"There are lots of missing deaths in this epidemic," Christopher Dye, WHO's strategy chief, told AFP, estimating that around 5,000 fatalities could be missing from the count.
This assessment, he said, was based on the knowledge that the fatality rate in the epidemic centred in Guinea, Liberia and Sierra Leone stands at about 70 per cent. But with total reported cases of infections reaching 13,042, that suggests that many of the deaths were going unrecorded. Dye said the likely explanation was that many people were burying the dead in secret, possibly to avoid having authorities interfere with burial customs like washing and touching the deceased widely blamed for much of the transmission.
The UN's health agency has created confusion with its latest figures of Ebola cases and deaths, which have shown shrinking numbers. The toll provided Wednesday night showed 4,818 deaths, down from 4,951 reported on October 31, while the number of reported cases fell to 13,042 from 13,567.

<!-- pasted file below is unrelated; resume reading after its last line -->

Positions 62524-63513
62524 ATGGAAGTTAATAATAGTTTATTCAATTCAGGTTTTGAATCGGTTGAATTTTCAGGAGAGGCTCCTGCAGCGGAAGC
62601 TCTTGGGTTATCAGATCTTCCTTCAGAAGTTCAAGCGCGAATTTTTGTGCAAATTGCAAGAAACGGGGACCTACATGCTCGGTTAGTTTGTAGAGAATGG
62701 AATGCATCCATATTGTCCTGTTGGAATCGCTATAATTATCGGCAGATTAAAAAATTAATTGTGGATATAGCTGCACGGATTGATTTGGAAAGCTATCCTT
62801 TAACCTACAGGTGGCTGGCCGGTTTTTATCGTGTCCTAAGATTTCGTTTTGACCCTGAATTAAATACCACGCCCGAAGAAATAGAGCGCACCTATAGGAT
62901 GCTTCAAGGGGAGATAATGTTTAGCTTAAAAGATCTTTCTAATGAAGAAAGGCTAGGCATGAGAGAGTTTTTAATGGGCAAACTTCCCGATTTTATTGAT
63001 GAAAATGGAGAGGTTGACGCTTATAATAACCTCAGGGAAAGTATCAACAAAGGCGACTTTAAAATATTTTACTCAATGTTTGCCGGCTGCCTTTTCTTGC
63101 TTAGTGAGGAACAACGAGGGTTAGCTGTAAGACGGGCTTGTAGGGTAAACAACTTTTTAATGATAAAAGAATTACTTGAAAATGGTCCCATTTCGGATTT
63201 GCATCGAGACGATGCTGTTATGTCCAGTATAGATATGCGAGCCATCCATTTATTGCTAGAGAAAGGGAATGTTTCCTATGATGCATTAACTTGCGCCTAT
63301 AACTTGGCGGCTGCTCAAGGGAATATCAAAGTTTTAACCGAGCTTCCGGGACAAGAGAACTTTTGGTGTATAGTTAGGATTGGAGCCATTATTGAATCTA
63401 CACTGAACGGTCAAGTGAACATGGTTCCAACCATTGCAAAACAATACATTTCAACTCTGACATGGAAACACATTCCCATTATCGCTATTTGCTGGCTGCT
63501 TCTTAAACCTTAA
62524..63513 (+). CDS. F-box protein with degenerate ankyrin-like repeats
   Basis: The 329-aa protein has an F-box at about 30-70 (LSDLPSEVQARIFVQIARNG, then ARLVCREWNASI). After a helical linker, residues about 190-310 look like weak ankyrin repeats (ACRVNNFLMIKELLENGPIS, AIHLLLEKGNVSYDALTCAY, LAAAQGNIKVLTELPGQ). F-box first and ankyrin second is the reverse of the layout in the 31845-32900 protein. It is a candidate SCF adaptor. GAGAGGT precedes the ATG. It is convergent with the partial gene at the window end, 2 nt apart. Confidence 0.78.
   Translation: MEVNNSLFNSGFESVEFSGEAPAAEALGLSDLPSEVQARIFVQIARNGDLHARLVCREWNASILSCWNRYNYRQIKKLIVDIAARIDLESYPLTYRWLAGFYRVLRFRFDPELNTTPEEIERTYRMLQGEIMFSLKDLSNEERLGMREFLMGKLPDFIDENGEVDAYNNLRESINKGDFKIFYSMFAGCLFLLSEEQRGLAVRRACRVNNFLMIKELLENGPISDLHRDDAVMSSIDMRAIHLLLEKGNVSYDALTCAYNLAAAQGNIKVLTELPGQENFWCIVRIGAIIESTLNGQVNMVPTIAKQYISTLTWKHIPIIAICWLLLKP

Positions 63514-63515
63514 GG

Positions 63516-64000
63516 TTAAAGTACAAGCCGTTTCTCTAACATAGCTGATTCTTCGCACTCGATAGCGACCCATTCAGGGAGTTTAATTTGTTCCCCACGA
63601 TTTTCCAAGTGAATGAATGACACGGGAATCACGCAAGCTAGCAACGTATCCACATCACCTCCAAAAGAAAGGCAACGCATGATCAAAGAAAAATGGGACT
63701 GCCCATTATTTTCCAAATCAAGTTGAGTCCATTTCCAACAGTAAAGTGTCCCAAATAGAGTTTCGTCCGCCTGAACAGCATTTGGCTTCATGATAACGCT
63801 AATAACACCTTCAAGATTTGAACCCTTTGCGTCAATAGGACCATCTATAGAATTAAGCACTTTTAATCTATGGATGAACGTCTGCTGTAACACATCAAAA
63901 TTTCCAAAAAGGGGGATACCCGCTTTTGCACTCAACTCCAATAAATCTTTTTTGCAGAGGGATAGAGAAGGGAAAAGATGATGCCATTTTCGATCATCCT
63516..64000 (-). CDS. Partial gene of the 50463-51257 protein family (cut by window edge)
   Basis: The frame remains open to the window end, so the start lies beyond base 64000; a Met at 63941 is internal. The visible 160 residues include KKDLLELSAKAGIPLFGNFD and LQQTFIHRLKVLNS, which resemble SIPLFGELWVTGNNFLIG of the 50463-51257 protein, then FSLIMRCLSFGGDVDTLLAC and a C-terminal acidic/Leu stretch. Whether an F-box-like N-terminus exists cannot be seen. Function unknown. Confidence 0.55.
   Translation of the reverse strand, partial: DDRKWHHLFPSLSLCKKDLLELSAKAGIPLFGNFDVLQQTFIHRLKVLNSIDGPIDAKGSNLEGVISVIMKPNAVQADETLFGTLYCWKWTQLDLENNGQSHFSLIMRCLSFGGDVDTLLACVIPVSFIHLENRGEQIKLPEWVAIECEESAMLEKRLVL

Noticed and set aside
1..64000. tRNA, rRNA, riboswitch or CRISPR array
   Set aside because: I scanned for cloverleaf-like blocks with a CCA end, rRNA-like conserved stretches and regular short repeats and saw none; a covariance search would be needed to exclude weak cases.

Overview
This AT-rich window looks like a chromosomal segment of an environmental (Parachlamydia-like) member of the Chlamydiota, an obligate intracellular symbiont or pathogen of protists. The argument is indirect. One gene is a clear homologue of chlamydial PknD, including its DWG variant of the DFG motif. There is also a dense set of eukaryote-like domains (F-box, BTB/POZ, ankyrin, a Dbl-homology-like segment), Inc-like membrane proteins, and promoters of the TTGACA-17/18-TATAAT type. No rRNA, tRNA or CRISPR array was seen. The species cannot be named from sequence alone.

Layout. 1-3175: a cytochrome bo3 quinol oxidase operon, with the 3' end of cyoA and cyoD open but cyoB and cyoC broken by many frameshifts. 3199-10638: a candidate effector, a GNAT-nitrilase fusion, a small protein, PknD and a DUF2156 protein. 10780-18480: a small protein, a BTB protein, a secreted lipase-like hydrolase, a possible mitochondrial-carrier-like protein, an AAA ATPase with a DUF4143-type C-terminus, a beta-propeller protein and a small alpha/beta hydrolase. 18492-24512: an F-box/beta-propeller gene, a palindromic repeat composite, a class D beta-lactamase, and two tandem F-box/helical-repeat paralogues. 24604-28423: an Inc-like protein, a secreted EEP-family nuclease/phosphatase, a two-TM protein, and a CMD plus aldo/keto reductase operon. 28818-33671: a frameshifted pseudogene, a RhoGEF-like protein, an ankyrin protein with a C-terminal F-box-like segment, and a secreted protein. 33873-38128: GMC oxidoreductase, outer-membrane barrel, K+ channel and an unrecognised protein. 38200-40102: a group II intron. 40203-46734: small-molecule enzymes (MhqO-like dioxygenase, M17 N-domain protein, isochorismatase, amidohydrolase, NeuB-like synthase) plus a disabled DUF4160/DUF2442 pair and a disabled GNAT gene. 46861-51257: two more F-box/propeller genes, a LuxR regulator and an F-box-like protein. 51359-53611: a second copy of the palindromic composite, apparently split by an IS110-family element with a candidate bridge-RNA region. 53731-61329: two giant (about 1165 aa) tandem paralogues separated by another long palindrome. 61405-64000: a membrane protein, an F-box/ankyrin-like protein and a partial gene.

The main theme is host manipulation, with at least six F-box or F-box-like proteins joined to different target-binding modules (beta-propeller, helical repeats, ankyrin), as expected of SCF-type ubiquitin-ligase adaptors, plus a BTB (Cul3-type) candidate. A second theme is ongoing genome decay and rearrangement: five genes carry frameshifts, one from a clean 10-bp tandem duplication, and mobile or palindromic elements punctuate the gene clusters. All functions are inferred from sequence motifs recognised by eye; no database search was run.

This does not mean that the epidemic is over or that people have stopped dying from the deadly virus, Dye said, explaining instead that the drop in numbers was linked to a shift in the way WHO uses different databases to calculate the overall numbers. "Many, many people are still dying of Ebola," he said.
Up until recently, WHO had used several different databases from each of the affected countries to calculate the overall number of cases and deaths. The different sources however meant that the numbers did not always progress in a consistent manner, fluctuating according to what data was available from the separate databases. To avoid the fluctuations, the agency had shifted to only using data from each of the countries' situation reports, based on daily counts of patients and deaths district by district.